Recruiting the Recruiter

Things to know before choosing an executive search firm

If your company is searching for a recruiter or headhunter, ask these questions to find out if he can has what it takes to get the job done:

What are your areas of expertise?

Recruiters should have training in a variety of industries. Find out if the companies they’ve worked with are comparable to your own. Ask if anyone in the company is licensed or has experience working in your industry. You don’t want a finance recruiter searching for a marine scientist position, says Graham.

Are you a retained search or contingency search firm?

Contingency recruiters work on a commission basis. If they find a candidate for your position, they get paid. Otherwise they don’t. On the other hand, a retained search firm is paid a predetermined fee for a specified amount of time to fill a specific position. They are paid whether the position is filled or not. Retained search firms have more specialized expertise, but “you have to really do your homework when engaging a retained search firm,” Graham says. If the firm is unscrupulous they will require you to pay a fee even if they are not exhausting their resources to fill the position.

How long will it take you to fill the position?

If a recruiter says they can fill positions immediately, that should be a red flag. If they tell you it will take 60 to 90 days, that is a bad sign, too. Unless it is a complicated, high level, top secret position, such as the CFO at NASA, the average position should be filled in 30 to 60 days, Graham says. “You want someone who will work the contract and not drag it on.”

What is the retention rate for the candidates you’ve placed? What is your placement rate?

Find out a recruiter’s track record. Burks says that a company’s retention rate will let you know if the placements they’ve made are good matches. “You don’t want to hire someone today and then 10 months from now the company needs to fill the position again,” he says. The placement rate will warn you about recruiters who are hired to do 90 searches a year, but only fill 20 positions in that year.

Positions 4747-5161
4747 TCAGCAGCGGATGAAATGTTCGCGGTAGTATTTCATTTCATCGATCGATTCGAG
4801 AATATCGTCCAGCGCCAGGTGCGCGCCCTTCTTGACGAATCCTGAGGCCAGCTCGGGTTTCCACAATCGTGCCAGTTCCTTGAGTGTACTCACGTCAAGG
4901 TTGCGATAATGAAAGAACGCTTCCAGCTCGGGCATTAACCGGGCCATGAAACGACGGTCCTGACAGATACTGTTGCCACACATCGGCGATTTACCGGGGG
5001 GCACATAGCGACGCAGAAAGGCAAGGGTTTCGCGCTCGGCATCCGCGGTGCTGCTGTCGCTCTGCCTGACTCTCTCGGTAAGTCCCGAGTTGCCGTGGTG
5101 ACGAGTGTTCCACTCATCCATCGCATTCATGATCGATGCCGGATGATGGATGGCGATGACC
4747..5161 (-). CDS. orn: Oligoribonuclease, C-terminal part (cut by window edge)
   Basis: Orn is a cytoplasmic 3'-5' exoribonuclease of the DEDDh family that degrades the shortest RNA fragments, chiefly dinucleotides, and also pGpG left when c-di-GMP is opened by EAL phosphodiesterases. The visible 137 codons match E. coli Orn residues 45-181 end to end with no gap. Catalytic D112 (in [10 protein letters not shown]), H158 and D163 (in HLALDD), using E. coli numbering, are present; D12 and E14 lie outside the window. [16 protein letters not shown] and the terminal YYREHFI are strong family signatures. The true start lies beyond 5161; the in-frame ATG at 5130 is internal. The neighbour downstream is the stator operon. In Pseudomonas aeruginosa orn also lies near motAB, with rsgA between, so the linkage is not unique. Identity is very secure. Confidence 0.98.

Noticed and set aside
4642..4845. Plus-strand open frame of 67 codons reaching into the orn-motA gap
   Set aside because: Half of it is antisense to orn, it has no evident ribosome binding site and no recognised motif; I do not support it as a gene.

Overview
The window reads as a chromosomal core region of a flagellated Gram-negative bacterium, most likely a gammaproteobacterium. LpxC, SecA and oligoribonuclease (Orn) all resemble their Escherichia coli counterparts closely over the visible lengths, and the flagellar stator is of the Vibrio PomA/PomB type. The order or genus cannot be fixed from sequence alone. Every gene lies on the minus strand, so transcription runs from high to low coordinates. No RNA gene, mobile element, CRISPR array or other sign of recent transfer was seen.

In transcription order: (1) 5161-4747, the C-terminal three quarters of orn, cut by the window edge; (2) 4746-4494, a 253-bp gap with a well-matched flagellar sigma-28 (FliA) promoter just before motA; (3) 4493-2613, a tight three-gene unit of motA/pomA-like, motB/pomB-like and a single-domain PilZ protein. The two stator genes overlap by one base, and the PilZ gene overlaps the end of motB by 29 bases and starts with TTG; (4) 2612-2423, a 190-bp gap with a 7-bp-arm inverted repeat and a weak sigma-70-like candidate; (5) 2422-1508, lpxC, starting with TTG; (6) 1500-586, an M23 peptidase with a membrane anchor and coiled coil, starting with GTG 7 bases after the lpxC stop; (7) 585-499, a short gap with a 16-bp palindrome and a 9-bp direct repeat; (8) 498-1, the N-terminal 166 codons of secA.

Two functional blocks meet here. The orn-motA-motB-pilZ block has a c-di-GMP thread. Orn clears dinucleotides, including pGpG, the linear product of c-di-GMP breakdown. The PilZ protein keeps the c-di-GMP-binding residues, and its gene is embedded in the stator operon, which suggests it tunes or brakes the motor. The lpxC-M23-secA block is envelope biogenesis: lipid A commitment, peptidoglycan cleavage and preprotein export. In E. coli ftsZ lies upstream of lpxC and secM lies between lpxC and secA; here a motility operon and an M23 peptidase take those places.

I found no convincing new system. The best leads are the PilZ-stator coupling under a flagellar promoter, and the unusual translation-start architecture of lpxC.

What is your guarantee period and refund policy?

Some retained search firms offer a 90-day guarantee. Ask the recruiter within what time period will they replace a candidate for free if the candidate quits or is fired under extenuating circumstances. Alternatively, will they provide a full or partial refund or credit towards that position or another position in the future?

To learn more about the skills a recruiter should have or to find a recruiter for your small business check the following Websites below:

Resources

Ere.net – A social networking community for recruiters.
Recruitinglife.com — National Association of Personnel Services
NRCSIP.com — National Registry of Certified Staffing Industry Professionals
NAAAHR.org — The National Association of African Americans in Human Resources.

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  • http://Linkedin Gerald White

    Nice article regarding specialization. Executive Search Firms are a dime a dozen and its necessary to differentiate what you could provide to your clients that other firms can’t.

    I specialized in recruiting for nephrology nurses that provide the direct care of patients suffering from chronic kidney disease which requires dialysis treatments three days a week. Diabetes and Hypertension are the two main causes of kidney failure and both are on the rise, particularly among African Americans, Hispanics, American Indians/Alaska Natives and Native Hawaiians/Pacific Islanders. It’s no small wonder that the risk for kidney disease is also much higher in these populations. African Americans, for example, are four times more likely to develop ESRD than Caucasians. The need for nurses of color have the opportunity to make significant contributions to the care, education and well being of minority patients with kidney disease.

    I do not have any demographic information about the percentage of racial and ethnic minority nurses currently in the nephrology nurses workforce however as I network in the industry nurses do agree that the representation is low.

    I strongly believe, as a former dialysis patient and person of color, having first hand knowledge of a minority kidney patients culture has been extremely helpful. When patients respond to nephrology nurses with facial expressions or hand movements that are unique to a certain culture, minority nurses pick up on those cues more easily because understand them. And they can help non minority nurses understand the background, experiences and responses to illness that are grounded in minority patients cultures.

    Regards,

    Gerald P. White